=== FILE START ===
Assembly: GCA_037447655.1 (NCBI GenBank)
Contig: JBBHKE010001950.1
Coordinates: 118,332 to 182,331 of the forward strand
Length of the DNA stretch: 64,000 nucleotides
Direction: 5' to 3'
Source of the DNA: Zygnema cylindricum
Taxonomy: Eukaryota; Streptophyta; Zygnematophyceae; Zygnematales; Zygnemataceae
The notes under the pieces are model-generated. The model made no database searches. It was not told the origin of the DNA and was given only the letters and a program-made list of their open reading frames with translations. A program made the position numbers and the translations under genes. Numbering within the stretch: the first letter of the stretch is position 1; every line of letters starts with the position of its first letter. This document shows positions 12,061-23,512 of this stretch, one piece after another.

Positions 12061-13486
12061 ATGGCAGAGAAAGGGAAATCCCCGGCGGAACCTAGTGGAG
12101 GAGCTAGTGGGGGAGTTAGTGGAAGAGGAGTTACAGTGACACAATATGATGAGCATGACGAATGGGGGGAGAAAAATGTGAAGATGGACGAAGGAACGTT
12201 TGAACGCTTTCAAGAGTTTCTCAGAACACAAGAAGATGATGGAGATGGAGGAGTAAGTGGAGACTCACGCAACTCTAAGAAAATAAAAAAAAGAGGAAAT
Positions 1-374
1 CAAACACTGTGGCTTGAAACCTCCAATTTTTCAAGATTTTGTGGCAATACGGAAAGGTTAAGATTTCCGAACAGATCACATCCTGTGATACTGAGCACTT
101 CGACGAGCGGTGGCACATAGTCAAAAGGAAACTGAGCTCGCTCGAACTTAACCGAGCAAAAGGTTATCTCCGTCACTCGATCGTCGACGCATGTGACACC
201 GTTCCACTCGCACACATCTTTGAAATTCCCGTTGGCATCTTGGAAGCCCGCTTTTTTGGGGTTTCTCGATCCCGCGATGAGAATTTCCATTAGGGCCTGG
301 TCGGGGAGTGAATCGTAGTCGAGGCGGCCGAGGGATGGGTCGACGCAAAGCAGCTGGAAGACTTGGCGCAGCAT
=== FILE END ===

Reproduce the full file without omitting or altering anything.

Assembly: GCA_037447655.1 (NCBI GenBank)
Contig: JBBHKE010001950.1
Coordinates: 118,332 to 182,331 of the forward strand
Length of the DNA stretch: 64,000 nucleotides
Direction: 5' to 3'
Source of the DNA: Zygnema cylindricum
Taxonomy: Eukaryota; Streptophyta; Zygnematophyceae; Zygnematales; Zygnemataceae
The notes under the pieces are model-generated. The model made no database searches. It was not told the origin of the DNA and was given only the letters and a program-made list of their open reading frames with translations. A program made the position numbers and the translations under genes. Numbering within the stretch: the first letter of the stretch is position 1; every line of letters starts with the position of its first letter. This document shows positions 12,061-23,512 of this stretch, one piece after another.

Positions 12061-13486
12061 ATGGCAGAGAAAGGGAAATCCCCGGCGGAACCTAGTGGAG
12101 GAGCTAGTGGGGGAGTTAGTGGAAGAGGAGTTACAGTGACACAATATGATGAGCATGACGAATGGGGGGAGAAAAATGTGAAGATGGACGAAGGAACGTT
12201 TGAACGCTTTCAAGAGTTTCTCAGAACACAAGAAGATGATGGAGATGGAGGAGTAAGTGGAGACTCACGCAACTCTAAGAAAATAAAAAAAAGAGGAAAT
Positions 1-374
1 CAAACACTGTGGCTTGAAACCTCCAATTTTTCAAGATTTTGTGGCAATACGGAAAGGTTAAGATTTCCGAACAGATCACATCCTGTGATACTGAGCACTT
101 CGACGAGCGGTGGCACATAGTCAAAAGGAAACTGAGCTCGCTCGAACTTAACCGAGCAAAAGGTTATCTCCGTCACTCGATCGTCGACGCATGTGACACC
201 GTTCCACTCGCACACATCTTTGAAATTCCCGTTGGCATCTTGGAAGCCCGCTTTTTTGGGGTTTCTCGATCCCGCGATGAGAATTTCCATTAGGGCCTGG
301 TCGGGGAGTGAATCGTAGTCGAGGCGGCCGAGGGATGGGTCGACGCAAAGCAGCTGGAAGACTTGGCGCAGCAT